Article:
After spending nearly three weeks in Vietnam, I’m in love.
The Loyola Center is in Saigon, a lively metropolis that lacks the dreadful hostility, gloom and pretentiousness of many American cities. Rush hour seems to be every hour of the day, as the streets are always a crowded blur of honking motorbikes, buses that don’t fully stop for passengers and elderly men peddling tall tricycles — all struggling to pass each other. Such traffic makes crossing the street a near-death experience, but I wouldn’t trade the thrill for anything.
Saigon is as hot as Chicago is cold, but the Vietnamese locals dress in jeans and even sweatshirts in an effort to keep their skin fair and free of dirt, hardly seeming to notice the intense heat. Once, I tried to dress like them, foolishly thinking I had adapted to the weather, only to find myself drenched in sweat and feeling like a rotisserie chicken. How the locals stay so cool remains a mystery.
The downtown district is developed and full of tourists. It offers upscale shopping, rooftop bars, swanky hotels and a Western standard of comfort. Loyola students reside in the less flashy District 10, which is an equally bustling area with stunning tree-lined streets and food vendors who serve the best cuisine in Vietnam right on the sidewalk. The only downside of living in this area is that, because it’s not a tourist spot, the locals shamelessly stare at the strange sunburnt faces of American students like myself.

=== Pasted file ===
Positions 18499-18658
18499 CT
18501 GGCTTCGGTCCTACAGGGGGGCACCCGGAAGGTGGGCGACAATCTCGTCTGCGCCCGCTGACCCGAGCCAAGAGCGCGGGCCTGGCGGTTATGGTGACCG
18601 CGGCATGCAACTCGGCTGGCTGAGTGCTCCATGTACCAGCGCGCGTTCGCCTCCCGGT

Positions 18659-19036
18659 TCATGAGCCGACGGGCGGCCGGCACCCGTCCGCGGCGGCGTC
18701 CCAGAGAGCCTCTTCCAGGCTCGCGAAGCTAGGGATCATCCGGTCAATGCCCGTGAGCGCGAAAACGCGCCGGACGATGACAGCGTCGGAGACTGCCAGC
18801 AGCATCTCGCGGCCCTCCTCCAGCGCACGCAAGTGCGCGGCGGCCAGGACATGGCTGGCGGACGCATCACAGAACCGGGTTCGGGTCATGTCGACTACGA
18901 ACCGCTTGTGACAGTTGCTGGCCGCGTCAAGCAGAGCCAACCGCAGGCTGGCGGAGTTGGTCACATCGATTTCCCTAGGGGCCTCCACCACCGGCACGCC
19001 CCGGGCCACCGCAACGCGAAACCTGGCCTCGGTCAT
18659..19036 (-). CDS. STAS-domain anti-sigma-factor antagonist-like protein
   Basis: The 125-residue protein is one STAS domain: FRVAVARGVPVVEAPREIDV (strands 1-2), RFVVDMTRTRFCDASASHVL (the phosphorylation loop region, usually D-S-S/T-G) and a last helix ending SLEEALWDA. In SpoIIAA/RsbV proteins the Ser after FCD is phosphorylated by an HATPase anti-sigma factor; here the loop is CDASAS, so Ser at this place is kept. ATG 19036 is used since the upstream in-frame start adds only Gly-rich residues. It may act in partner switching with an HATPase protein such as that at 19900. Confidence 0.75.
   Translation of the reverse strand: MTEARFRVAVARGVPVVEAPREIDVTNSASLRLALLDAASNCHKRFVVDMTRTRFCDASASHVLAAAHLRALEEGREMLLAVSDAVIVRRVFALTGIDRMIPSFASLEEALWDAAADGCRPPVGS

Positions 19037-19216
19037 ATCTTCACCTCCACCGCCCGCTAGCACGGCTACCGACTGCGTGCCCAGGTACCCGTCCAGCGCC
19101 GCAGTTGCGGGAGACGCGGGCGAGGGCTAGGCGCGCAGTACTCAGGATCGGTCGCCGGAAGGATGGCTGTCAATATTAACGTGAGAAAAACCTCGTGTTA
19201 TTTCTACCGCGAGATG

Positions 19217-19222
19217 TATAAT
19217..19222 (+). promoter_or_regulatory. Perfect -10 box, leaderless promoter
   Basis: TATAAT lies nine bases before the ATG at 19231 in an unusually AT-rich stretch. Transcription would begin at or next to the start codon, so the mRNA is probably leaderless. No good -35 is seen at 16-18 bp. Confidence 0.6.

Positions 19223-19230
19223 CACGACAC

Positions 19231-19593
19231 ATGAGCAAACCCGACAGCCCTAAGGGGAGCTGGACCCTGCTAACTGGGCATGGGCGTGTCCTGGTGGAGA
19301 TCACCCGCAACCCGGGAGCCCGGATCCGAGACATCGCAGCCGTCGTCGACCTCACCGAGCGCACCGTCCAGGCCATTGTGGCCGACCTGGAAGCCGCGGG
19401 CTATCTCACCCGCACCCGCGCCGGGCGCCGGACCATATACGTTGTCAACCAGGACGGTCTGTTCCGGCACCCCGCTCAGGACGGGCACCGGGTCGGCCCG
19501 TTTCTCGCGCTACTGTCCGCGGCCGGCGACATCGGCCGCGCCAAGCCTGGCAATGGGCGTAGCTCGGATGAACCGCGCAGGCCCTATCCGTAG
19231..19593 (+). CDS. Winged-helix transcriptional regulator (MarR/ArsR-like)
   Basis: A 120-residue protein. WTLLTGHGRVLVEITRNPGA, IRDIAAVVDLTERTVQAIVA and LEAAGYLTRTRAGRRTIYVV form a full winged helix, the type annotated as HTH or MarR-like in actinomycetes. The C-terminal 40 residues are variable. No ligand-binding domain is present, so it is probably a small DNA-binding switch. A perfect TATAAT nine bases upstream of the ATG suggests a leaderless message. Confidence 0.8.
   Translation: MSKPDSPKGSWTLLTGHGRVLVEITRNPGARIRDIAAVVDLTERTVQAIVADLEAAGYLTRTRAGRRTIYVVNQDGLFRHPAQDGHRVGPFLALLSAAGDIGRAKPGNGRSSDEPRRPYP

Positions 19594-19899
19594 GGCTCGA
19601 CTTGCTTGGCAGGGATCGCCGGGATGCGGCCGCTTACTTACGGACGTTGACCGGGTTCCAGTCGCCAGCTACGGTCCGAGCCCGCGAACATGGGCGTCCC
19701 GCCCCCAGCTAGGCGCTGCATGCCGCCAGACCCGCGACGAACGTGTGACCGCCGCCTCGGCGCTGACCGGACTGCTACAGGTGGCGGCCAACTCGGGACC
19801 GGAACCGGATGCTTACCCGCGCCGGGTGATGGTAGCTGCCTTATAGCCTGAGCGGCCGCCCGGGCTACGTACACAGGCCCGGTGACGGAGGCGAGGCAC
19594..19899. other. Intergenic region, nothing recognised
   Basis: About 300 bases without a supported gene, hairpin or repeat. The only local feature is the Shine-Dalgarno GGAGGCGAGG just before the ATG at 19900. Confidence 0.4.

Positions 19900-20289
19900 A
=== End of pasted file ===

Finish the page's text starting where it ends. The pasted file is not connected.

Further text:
It’s as if I’ve been bumped up to a higher social class here. No longer a financially struggling American college student, I don’t have to worry about setting my thermostat too high or splurging on name-brand peanut butter. It’s tempting to abandon the budget altogether and instead live like a Saigon queen, but doing this would isolate me from the culture. I want to experience Vietnam as authentically as possible rather than transform into a cultural slob and a slave to my newfound fortune.
I came to Vietnam with a planned budget of $5 per day, uncertain of how difficult it would be to stick to it. For the most part, daily life is extremely comfortable on this plan, and I have only gone over budget a few times.
For an average week, it costs me $0.20 per day to get to school and back by bus. Weekends involve shared cab rides to District 1, costing about $3 per person round trip, and Saigon beer, which usually goes for about $1 per bottle. This leaves about $2 to $4 a day for food and miscellaneous purchases.
Feeding oneself with $2 to $4 per day is completely doable with street food but not at legitimate restaurants. On the street, large Bánh mì sandwiches (baguettes loaded with spicy sauces and vegetables), may be as inexpensive as 50 cents. Overflowing noodle bowls that are filling enough for the whole day can be purchased for $1.50 and eaten at tiny tables that appear to be made for children. The iced coffee, sweeter than any I’ve ever had, is usually 50 cents. Fruits of every color and fresh produce can be bargained for. Every moment is an adventure and a cheapskate’s dream come true.